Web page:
Acid-Washed Lace-Accent Shorts Alteration
Acid-Washed Jeans turned Lace-Accent Shorts
Yes. You read that right. Acid-washed jeans. Well, Forever 21 Jeggings to be exact. ?Follow the journey of turning these pants into repaired, cuffed, lace-accent shorts.
These pants were?my 16 year old daughter’s?favorite pair of pants. (1980’s mom here- super proud that acid-washed is her favorite!!) Anywho, she loved the pants but they had a rip. She came to me and suggested that since they’re already ripped, can she just go ahead and cut off the legs to make shorts.
Here’s what we ended up using:
First, cut off the legs. That sounds worse than it is.
I used the excess leg fabric to place behind a small tear in the pants to make a patch. Straight stitch back and forth in a big ‘ole zigzag to hold the patch secure. Basically, stitch big W’s all over the rip. I used white thread to blend in with the shorts, but matching thread is really hard to see on a blog post.
She then cut away the excess patch fabric from behind the rip. You can see the stitching a bit better here.
Ok, the new-shorts are repaired.
Next up, cuffs. Two rectangles were cut from excess leg fabric, 4-1/2″ x cut edge circumference. Sorry I cannot give you a number there, your cut edge circumference (at the short’s leg opening) will vary by size.
Take notice, the grain of the fabric is rotated 90 degrees, since we are using the length of the leg to create the cuff. Does that make sense?
The cuff is seamed into a circle, edge-stitched to mimic the commercial production stitching, then folded in half matching wrong sides. I basted the cuff along the cut edges at this point. Now my tidy, folded, basted cuff can be added to each leg with a 1/4″ or serger seam allowance. I put the cuff seam at the shorts inseam area.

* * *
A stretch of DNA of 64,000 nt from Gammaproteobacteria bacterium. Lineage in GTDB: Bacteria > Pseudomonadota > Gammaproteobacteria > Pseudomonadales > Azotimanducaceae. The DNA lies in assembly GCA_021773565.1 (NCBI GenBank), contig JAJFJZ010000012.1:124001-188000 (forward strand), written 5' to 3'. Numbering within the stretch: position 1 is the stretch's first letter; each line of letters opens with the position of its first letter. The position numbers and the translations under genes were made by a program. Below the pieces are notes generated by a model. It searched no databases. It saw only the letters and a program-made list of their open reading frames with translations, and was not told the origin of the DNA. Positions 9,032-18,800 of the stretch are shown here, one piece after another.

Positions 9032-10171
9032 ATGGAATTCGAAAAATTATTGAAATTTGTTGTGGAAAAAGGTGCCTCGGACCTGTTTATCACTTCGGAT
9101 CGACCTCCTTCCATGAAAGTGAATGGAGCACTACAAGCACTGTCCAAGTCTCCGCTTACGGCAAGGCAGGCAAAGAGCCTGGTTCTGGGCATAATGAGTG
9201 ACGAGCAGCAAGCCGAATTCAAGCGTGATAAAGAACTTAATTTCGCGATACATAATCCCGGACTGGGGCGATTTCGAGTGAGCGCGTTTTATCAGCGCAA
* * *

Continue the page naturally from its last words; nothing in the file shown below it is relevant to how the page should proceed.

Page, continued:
That went well.
Since the jegging-stretch was a different direction on the cuff as opposed to the leg opening, the short’s cuffs were tight. As a result, we ultimately added a lace gusset to allow for more room at the leg opening. It is a super-easy fix.
Here’s what that process?looks like:
First, I cut a trapezoid from paper to use as a rough template for cutting the lace. The lace I had on hand was 5-1/2″ wide. ?The trapezoid was about 2-1/4″ at the narrow edge and 5″ on the lower edge.
She?then slashed up the side of the shorts about 4″.
Folding the slant edges of the lace under about 1/2″, I pinned it to the right side of the shorts,?opening that slash slightly. She edge stitched the lace to the shorts.
Then we removed the fabric from behind the lace leaving a rough 3/8″ seam allowance. As far as I can tell, the jegging fabric doesn’t fray the same way denim would. We’ll cross that bridge later, though. These shorts are now recommended to be hand-washed as I have no idea the laundry care instructions for this lace.
Now the acid-washed jeggins are wearable, stylish for the short amount of time that acid-washed will be stylish, and ready for summer. Recycle!?Recycle!?Recycle!